Loss of the "Otterspool"

Finding and order of a Naval Court, held at Valparaiso, on the 21st day of November, 1900, to investigate the circumstances attending the loss of the British ship Otterspool, of Liverpool, No. 91,173, at or near Caldera on or about November 4, 1900.

The Otterspool was a vessel ship rigged of 1,711 tons registered tonnage, official Number 91,173, built at Jarrow in the county of Durham in 1885 and belonging to the Port of Liverpool.

It appears from the evidence given before this court that she sailed from Newcastle-on-Tyne on August 10th last bound for Iquique with a cargo of coals and a crew of 22 hands all told.

On Friday night, November 2nd, a tarry smell was noticed proceeding from the forehatch and about 10 p.m. the same night smoke was observed coming out of the ventilators forward. The third mate, Mr. Carvell, went down the forehatch which had smoke in it but found no trace of fire. The ship was at this time in Lat. 30°26" S. and Long. 72°9" W. about fifty miles off the land at Coquimbo. The master ordered everything to be battened down and this was done. All the ventilators were covered. Holes were cut in the deck round the main hatch and the pump was kept at work pouring water into the hold until the ship arrived at Caldera. Water was also drawn by hand and poured down the holes cut in the deck. The first explosion took place about 2 o'clock on Saturday morning and for some time the explosions succeeded one another at intervals of about half an hour; subsequently the intervals lengthened considerably, but the explosions were more violent. At each explosion the fore hatches were lifted and partly blown off, and the main hatch was also lifted. At some of the later explosions a blue flame came out of the forehatches and went as high as the foreyard.

The weather was fine with a steady breeze. After each explosion the crew replaced and battened down the hatches, until at noon on Saturday, November 3rd, the fore hatches were blown right over the fore yard. A new sail was then lashed over the forehatch with a heavy davit on top. This sail remained in its place until after the ship was anchored at Caldera, when it was blown up and as it came down caught and hung on the fore top gallant yard. After the first explosion on Saturday morning, November 3rd, the temperature in the hold rose very rapidly and the master decided to make the first available Port. The wind was light southerly and west. Sighted land at daylight November 3rd to the southward of Carrizal. The ship entered the Port of Caldera in charge of the Pilot and, when she has anchored, at the request of the master, the British Vice-Council and the masters of the various vessels in the Port came on board and after a lengthy inspection were unanimous in advising the master to move the ship into shallow water and endeavour to scuttle her. Mechanics from the shore came off promptly and worked till dark trying to cut a hole on each side of the conflagration. The vessel rose so rapidly that the holes were soon above the waterline and not much water entered by them. There were at Caldera no appliances for putting out or controlling the fire. The plates got too hot to work at, and the explosions threw the mechanics into the water, and the masts were expected to fall, so that after dark the mechanics refused on any terms to continue working. The deck beginning to buckle up the crew left the vessel by orders of the master about 4 p.m. on Sunday afternoon, November 4th. Shortly after the crew left the ship she was a mass of flames. The Court having regard to the circumstances above stated finds as follows:—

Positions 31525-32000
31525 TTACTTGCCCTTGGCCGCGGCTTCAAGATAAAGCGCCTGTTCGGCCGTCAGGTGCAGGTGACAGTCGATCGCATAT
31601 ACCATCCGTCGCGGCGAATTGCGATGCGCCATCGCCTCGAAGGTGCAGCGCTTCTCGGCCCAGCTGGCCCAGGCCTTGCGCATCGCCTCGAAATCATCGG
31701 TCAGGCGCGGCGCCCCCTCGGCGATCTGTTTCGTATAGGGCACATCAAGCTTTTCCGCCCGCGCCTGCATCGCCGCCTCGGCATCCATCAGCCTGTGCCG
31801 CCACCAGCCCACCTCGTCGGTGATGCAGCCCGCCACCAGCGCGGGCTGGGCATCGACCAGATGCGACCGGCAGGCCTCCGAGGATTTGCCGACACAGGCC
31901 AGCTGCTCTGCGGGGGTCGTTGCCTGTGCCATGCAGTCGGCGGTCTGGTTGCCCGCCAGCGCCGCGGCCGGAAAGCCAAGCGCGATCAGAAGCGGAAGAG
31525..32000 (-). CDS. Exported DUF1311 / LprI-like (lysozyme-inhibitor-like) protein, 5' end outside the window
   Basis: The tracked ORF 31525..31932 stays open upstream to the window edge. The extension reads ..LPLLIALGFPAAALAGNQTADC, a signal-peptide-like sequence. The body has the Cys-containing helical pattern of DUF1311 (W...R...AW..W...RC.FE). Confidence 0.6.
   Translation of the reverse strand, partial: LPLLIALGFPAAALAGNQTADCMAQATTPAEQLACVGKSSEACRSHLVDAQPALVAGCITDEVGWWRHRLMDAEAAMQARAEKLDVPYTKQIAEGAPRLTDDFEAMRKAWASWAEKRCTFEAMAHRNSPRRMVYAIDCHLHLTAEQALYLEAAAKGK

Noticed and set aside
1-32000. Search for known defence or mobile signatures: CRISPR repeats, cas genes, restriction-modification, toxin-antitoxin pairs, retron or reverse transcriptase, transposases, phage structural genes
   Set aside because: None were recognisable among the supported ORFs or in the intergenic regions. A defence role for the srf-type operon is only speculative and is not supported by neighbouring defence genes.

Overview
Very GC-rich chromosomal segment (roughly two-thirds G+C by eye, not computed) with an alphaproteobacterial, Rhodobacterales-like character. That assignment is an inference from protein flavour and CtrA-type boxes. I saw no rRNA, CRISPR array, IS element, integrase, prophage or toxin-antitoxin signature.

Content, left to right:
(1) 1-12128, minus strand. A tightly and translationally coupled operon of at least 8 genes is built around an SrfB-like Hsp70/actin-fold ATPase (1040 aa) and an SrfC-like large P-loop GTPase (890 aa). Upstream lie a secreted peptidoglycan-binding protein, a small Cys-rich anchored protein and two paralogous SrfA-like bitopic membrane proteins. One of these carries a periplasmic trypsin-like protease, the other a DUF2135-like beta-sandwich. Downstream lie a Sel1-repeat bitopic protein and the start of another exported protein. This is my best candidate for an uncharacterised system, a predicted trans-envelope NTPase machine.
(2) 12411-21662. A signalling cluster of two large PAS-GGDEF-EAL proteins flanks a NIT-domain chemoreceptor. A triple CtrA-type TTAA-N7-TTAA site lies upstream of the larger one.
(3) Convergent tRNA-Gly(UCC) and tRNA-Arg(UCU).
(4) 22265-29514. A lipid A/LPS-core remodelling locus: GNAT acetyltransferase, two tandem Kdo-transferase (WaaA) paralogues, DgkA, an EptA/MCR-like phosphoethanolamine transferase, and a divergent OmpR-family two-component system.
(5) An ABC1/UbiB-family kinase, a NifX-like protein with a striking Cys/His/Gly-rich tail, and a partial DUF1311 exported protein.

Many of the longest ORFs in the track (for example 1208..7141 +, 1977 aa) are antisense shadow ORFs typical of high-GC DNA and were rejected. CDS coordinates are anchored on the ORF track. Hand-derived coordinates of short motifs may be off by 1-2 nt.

That the fire was due to spontaneous ignition of the coal cargo:

That the hatches were properly ventilated during the voyage.

That everything was done that should be done to extinguish the fire and save the ship.

The Court desire to place on record its high opinion of the coolness, bravery and devotion to duty of the master, officers and crew, and considers that the conduct of the master is specially worthy of commendation. Richard A. Buck, acting chief mate, and John Carvell, 3rd mate, in the opinion of this Court set a fine example to the crew and deserve the highest praise. The expenses of this Court, fixed at £18 17s. 2., are approved.

Dated at the British Consulate General in Valparaiso this 21st day of November, 1900.

(Sd.) Berry Cusack-Smith, K.C.M.G.
Her Majesty's Consul General for Chili,

President of Naval Court.

(Sd.) E.J. Fritz. (Sd.) H.C. Brown,

November 24, 1900.

Transcribed by Lars Bruzelius

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Copyright © 1996 Lars Bruzelius.